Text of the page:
Yes, one year on from the release of The Zi'veyn comes book two in the trilogy, The Sah'niir! I said yesterday that I wasn't as excited about it because it's the second book of a trilogy and so not technically a new story, but I could barely sleep last night and woke up ridiculously bouncy today, so I guess I was more excited than I'd thought!
   Kindle is available right now, and paperback should follow in a day or two! And, as promised, here's a sneak peak of The Sah'niir, with the prologue and first five chapters viewable for free on the Kindle app, Kindle sample, and in your browser, for those weirdos among you that like to look at the second or third book of a trilogy before picking up the first. Yes, they really do exist. No, I don't understand the logic, either. I don't think there is any.

   Be sure to snap a picture of the book or your device with it open and tag me!
@KimWedlock on both twitter and instagram!
Don't underestimate how badly I want to see!!

Wednesday, 31 July 2019

Book Release Tomorrow!

   Ohhh my goodness. The Sah'niir comes out tomorrow.
   I confess, I'm not actually quite as excited as I was when I released The Zi'veyn a year ago because The Sah'niir is the second in the trilogy, which means marketing isn't as straight forward - but I am excited. It's another book under my belt, after all, and I'm releasing The Sah'niir on The Zi'veyn's first birthday! I'm hoping to get the third and final book ready for August 1st 2020, but I don't honestly know how practical a plan that is. I'll try, though, but I'm not rushing anything. It should be out by winter 2020, though, and I'm working on getting Hlífrún (which falls between The Sah'niir and book three, as a stand-alone) out for summer 2020, if all goes well.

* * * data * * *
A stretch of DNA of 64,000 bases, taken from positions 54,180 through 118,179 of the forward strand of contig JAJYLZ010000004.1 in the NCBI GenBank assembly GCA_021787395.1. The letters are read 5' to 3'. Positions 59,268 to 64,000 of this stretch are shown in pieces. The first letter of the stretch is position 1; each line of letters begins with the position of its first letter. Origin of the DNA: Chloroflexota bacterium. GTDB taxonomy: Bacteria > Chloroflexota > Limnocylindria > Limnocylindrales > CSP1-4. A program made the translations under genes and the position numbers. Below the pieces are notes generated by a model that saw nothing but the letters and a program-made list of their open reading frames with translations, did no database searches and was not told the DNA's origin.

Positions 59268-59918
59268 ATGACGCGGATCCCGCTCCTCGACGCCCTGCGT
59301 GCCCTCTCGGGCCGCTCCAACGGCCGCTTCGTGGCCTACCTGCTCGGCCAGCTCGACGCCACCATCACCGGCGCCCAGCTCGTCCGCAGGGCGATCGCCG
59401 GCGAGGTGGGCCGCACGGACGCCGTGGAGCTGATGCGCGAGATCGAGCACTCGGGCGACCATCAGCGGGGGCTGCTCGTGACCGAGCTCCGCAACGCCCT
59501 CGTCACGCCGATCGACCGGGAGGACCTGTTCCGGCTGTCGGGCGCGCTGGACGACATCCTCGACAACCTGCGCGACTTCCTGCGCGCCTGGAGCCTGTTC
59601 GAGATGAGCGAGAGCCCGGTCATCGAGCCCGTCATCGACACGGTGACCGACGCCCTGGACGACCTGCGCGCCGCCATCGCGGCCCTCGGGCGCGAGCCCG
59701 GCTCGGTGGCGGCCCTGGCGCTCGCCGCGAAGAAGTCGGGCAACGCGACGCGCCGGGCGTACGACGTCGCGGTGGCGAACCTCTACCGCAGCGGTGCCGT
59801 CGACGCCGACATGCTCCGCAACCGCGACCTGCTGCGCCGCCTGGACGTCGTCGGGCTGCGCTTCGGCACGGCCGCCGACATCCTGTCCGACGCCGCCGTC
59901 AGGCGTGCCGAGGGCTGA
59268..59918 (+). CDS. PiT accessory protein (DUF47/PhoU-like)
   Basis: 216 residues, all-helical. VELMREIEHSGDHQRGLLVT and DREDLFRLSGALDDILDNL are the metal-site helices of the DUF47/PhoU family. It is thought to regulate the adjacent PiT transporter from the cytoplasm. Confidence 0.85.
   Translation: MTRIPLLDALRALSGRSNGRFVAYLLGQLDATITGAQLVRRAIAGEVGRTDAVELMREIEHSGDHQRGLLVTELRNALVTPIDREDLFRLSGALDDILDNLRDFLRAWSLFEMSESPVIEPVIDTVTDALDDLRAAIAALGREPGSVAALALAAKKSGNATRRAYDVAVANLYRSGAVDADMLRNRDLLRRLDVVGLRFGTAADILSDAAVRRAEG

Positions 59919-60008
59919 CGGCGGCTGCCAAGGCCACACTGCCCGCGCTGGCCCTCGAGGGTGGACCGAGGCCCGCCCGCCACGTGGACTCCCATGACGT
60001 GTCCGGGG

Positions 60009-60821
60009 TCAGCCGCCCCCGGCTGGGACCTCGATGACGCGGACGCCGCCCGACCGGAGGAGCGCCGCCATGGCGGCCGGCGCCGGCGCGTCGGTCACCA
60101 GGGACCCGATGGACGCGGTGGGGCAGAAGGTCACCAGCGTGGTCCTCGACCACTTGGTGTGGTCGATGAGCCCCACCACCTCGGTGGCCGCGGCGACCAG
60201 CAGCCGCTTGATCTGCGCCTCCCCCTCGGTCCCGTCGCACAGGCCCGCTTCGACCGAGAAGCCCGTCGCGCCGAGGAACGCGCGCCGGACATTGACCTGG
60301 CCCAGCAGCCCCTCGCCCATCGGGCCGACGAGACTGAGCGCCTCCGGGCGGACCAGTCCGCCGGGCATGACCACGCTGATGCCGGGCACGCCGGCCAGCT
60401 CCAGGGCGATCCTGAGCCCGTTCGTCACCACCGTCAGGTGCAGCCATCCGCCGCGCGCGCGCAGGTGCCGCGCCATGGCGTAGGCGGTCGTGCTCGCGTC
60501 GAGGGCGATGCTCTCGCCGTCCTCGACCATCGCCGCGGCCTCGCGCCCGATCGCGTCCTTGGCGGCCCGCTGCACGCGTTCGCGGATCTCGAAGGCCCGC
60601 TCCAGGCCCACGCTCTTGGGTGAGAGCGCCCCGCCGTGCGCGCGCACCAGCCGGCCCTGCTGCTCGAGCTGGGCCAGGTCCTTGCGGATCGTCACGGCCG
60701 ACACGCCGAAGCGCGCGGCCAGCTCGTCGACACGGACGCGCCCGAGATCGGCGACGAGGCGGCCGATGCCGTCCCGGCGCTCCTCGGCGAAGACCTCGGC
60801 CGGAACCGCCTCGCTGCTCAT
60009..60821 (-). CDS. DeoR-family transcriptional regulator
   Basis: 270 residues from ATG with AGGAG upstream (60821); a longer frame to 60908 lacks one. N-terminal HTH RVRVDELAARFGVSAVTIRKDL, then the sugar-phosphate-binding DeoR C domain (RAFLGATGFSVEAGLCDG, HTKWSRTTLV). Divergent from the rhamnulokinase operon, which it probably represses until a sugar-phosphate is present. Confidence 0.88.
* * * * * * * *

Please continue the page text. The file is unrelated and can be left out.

For now, though, The Sah'niir.
Kindle pre-order (£2.49)
(or search 'The Sah'niir' on your preferred Amazon/Kindle store)
Paperback will be available to purchase once live.

   Those who have read The Zi'veyn are aware of the sheer-faced cliff the story was left hanging from. The Sah'niir picks up a few weeks later, with the exception of the prologue. I've heard it said that if anything in the prologue or the epilogue was important, it would be in the chapters themselves, not added on 'as an after-thought'. I agree in many cases, and even my own prologues and epilogues move like that. I use them more like a passing glance through a window. Some people walk past a house and habitually peer in, just like some people read prologues and epilogues. Others continue on their way, satisfied with the world as it is, just like some people don't read prologues or epilogues. And that's just fine. I think you're missing out if you don't, but it's preference and I do follow the above idea: if it's important, it'll be in the book itself. Though they're never details that are 'added on as an after-thought'.